A doctor’s guide to reopening businesses safely

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Dr. Po-Chang Hsu explains the necessary conditions to safely welcome back customers and workers. The pandemic has taken a devastating economic toll on businesses worldwide. The fallout is brutal in the United States, where COVID-19 case numbers are rising again, cause for additional concern during the colder months. Nearly 100,000 businesses in industries like the retail and restaurant sectors have closed. Many companies that were granted pandemic relief assistance during the initial lockdown phase were able to stay afloat. Read Full Story

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Ready to quit after COVID-19? Use these 3 strategies to find a better job

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If you’re among the 68% of people who admitted they would consider leaving their job because of the poor treatment they received during the pandemic, this is how to be strategic about your exit. Unsurprisingly, no one was prepared for what 2020 would bring. With little warning, nonessential businesses were shut down or forced to transition to a fully remote work environment, and many faced tough decisions that involved pay cuts, furloughs, and layoffs. Others scrambled to ramp-up hiring to meet pandemic-driven demands and take necessary precautions to keep their employees safe and healthy. Read Full Story

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This twist on the four-day workweek could get people back to work without causing new outbreaks

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Four days on followed by 10 days off would let businesses reopen but make sure employees were isolated in case they became infectious. There’s an obvious risk to reopening the economy during the pandemic, even in places where the number of COVID-19 cases is dropping: As more people come back into contact, cases could surge again, and businesses could be forced to shut down a second time. South Korea is seeing a new spike in cases after the outbreak seemed to be under control. In China, new cases have emerged in Wuhan, the original epicenter of the virus. But an adjustment to work schedules—along with social distancing and other tools like contact tracing—could help businesses that can’t work remotely to potentially reopen safely. Read Full Story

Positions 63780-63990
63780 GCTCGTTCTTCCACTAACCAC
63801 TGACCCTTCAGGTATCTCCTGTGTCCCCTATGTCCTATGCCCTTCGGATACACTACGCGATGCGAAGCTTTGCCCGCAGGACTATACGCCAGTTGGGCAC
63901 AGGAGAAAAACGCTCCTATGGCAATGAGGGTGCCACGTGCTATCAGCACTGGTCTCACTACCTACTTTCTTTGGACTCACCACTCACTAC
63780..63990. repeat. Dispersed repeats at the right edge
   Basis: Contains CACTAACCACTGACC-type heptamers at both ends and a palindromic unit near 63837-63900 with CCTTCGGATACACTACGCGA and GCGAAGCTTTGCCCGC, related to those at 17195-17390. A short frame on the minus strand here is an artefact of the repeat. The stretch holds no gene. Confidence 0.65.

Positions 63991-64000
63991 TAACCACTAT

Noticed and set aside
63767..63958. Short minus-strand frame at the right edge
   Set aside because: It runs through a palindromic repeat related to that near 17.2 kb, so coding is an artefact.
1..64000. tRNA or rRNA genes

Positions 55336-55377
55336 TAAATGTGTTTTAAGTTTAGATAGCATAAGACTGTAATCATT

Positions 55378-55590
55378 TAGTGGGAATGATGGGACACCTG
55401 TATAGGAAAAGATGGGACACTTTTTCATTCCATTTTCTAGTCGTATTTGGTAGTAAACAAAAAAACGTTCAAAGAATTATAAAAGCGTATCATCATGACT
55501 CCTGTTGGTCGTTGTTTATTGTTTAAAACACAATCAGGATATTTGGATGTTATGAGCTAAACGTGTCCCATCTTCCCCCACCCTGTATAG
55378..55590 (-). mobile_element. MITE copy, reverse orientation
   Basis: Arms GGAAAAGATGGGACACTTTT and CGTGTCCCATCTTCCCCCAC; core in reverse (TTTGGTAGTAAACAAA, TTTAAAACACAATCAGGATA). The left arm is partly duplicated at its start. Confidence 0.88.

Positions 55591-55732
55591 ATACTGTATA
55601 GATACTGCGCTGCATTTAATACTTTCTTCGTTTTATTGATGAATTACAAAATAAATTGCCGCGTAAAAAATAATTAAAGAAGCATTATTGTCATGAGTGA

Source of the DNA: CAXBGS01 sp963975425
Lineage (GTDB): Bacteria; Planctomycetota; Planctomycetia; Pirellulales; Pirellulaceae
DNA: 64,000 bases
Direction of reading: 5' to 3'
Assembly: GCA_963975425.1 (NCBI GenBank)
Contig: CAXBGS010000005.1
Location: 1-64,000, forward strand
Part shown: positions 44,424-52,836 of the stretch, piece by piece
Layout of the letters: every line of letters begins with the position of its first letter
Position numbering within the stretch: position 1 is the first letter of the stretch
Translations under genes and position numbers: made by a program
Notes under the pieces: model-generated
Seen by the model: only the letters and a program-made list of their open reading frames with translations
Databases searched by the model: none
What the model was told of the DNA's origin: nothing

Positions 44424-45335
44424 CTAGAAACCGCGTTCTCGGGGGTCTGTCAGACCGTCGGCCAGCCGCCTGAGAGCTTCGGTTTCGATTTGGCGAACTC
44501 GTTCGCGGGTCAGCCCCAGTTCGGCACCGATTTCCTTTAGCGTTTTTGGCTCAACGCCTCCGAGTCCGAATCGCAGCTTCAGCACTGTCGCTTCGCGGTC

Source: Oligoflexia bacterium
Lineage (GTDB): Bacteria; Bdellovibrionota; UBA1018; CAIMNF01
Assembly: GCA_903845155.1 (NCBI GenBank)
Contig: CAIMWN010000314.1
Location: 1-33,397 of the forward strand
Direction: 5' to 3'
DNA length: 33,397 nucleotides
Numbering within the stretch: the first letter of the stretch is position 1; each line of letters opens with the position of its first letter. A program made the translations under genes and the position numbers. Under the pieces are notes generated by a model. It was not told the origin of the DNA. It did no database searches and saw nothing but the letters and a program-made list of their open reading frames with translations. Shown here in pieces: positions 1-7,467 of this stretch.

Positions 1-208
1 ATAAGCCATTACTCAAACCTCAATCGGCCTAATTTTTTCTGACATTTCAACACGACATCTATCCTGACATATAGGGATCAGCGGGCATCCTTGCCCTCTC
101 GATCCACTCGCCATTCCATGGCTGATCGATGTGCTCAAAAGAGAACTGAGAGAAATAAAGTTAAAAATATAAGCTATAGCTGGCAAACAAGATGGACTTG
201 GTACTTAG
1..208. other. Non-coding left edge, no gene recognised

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MIT researchers say these are the unsafe businesses to avoid during COVID-19, and these are okay

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The study, in the ‘Proceedings of the National Academy of Science,’ identifies the businesses that have the best overall risk-benefit profiles. Want to know which businesses are safe to frequent during the coronavirus pandemic? Data crunchers at MIT analyzed 26 categories of businesses by a dozen metrics for necessity and crowdedness and determined which are most essential and safest, and vice versa. The insightful research aims to guide policymakers in choosing which commerce to reopen, and, as cases rise, which to close first or regulate. Read Full Story

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B2C Marketers Outline Their Top Concerns and Priorities This Year

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Even before the pandemic, consumers were looking for convenience across most facets of their shopping experiences, but after the COVID-19 outbreak, the need for convenient and safe ways to shop have become essential. B2C marketers are very much aware of this demand, per data [infographic] from Interable, which looks at the primary business concerns of… Read More » The post B2C Marketers Outline Their Top Concerns and Priorities This Year appeared first on Marketing Charts .

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This automated checkout app tries to make shopping feel safe again

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As the immersive retail startup Showfields reopens its doors in New York City, it is launching a contactless in-store app to help customers feel comfortable shopping during the pandemic. As late as March, customers at the four-story shop of Soho-based retailer Showfields were lining up to take a slide into inventive physical installations (think artificial forests and shiny discos) where they could touch and test products on offer, like premium haircare from Act and Acre, olive oil from startup Brightland , and art from independent artists like Azuki Furuya. Read Full Story

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